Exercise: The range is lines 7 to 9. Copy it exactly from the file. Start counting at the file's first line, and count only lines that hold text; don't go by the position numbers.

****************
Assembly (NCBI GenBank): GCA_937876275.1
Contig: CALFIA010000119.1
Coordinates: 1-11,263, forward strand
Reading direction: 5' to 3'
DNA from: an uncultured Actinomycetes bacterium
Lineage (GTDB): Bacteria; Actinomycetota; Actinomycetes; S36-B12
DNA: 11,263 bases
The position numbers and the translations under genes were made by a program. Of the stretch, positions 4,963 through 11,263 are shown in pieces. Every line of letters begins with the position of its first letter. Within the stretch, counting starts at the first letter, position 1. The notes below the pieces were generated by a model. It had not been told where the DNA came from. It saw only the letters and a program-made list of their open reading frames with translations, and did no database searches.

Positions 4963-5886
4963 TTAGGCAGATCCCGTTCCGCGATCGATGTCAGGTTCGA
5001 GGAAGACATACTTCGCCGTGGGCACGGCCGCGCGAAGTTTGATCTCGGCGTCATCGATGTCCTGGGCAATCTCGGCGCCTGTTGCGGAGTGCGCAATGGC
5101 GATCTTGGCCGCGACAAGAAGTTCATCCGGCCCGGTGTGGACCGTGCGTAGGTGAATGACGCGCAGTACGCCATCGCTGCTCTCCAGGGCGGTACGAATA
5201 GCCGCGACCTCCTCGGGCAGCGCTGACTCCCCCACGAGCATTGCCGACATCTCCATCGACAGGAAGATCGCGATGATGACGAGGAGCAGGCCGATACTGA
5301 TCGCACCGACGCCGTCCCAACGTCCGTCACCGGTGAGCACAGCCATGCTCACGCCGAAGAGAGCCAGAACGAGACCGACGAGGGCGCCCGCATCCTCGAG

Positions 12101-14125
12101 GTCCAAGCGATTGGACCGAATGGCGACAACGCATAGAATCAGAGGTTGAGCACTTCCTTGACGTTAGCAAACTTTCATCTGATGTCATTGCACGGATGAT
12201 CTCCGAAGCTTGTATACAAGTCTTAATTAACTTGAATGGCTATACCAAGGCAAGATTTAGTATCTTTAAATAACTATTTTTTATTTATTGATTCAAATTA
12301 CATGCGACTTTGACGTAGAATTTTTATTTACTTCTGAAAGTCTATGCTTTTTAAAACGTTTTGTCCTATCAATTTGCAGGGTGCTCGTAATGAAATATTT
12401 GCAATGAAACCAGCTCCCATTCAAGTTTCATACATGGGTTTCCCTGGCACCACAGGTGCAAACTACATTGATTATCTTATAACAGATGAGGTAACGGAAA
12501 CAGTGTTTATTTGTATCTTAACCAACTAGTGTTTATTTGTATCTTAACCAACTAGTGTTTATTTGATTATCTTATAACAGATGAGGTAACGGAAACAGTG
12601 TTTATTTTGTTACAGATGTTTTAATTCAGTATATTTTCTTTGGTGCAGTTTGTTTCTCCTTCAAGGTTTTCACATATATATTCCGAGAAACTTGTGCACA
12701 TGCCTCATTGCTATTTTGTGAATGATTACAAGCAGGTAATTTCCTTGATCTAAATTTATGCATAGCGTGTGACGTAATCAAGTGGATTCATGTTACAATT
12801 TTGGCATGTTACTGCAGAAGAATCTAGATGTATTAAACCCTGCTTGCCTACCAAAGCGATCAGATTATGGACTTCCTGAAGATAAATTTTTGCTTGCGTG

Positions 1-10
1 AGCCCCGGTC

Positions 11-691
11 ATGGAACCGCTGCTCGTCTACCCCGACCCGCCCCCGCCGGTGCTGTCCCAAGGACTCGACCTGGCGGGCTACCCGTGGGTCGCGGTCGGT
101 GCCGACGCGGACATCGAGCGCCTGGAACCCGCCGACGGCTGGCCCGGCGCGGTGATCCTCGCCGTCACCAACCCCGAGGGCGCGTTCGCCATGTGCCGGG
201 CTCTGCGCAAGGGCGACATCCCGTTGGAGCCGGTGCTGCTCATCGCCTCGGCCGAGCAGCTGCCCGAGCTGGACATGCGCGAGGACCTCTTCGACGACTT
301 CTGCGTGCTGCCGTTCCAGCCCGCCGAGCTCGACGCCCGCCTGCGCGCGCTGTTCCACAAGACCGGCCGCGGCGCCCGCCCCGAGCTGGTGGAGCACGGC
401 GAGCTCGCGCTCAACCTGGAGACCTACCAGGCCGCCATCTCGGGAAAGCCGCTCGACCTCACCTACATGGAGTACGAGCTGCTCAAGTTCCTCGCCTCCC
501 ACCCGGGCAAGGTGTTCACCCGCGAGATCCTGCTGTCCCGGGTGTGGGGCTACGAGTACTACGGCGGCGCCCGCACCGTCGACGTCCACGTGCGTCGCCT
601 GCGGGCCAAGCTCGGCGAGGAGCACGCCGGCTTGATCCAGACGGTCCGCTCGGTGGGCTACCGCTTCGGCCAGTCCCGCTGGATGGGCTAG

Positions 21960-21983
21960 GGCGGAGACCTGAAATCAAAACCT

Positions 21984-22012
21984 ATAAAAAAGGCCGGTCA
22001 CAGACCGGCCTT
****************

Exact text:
DNA: 11,263 bases
The position numbers and the translations under genes were made by a program. Of the stretch, positions 4,963 through 11,263 are shown in pieces. Every line of letters begins with the position of its first letter. Within the stretch, counting starts at the first letter, position 1. The notes below the pieces were generated by a model. It had not been told where the DNA came from. It saw only the letters and a program-made list of their open reading frames with translations, and did no database searches.

Positions 4963-5886